The Ministry of Defence does not inform new conscripts about the possibility of applying for substitute service. Neither the Defence Law nor the 'Regulation Book About Performance of Military Service Without Carrying Arms and In Civilian Service' actually obliges the Ministry to inform conscripts about the right to conscientious objection.[20]

    There are no detailed figures available about the percentage of CO applications that is rejected. However, applications seem to get rejected more often in comparison with the Federation. About half of the applications are initially rejected by the Ministry of Defence.[21] In many cases, CO applications are eventually approved after an appeal is made against the initial rejection.[22]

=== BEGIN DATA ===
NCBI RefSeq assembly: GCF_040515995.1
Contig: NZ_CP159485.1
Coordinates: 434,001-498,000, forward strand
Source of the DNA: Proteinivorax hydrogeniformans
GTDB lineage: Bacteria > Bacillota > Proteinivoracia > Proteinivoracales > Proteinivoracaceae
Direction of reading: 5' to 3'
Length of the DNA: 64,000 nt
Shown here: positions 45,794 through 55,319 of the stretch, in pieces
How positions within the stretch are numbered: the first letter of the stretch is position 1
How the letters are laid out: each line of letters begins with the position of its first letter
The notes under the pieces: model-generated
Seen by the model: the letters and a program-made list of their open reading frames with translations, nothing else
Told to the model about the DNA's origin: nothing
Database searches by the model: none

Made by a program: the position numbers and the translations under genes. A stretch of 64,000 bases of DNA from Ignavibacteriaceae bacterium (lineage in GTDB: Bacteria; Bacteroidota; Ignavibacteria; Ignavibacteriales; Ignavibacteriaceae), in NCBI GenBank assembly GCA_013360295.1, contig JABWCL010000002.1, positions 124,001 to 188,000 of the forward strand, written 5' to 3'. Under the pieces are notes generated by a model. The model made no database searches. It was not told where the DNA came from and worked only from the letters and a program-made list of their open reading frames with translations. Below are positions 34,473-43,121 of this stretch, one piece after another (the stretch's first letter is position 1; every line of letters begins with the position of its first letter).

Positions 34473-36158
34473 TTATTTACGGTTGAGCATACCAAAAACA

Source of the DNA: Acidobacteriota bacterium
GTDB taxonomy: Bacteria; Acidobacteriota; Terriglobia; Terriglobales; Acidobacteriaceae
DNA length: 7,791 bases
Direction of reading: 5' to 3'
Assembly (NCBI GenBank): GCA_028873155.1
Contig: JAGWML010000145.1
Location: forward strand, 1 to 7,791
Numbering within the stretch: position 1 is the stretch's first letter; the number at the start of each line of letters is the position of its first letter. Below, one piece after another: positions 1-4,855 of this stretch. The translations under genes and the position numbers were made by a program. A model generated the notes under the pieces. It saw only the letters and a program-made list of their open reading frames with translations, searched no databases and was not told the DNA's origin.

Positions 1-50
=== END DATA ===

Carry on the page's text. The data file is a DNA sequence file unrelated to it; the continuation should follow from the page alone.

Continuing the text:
The Ministry of Defence has not organised substitute service effectively and not many workplaces are available. The first CO performed his substitute service in 2002. By October 2004, only five COs had actually performed substitute service, all of them in the museum at Prijedor and at Caritas in Banja Luka.[23]

    Notes

    [1] Council of Europe, Monitoring Committee on the Honouring of Obligations and Commitments by member states of the Council of Europe: Honouring of obligations and commitments by Bosnia & Herzegovina, Doc. 10200, 4 June 2004.
    [2] Institute for Strategic Studies: Military Balance 2004/2005.
    [3] UNHCR: UNHCR's position on categories of persons from Bosnia and Herzegovina in continued need of international protection, September 2001.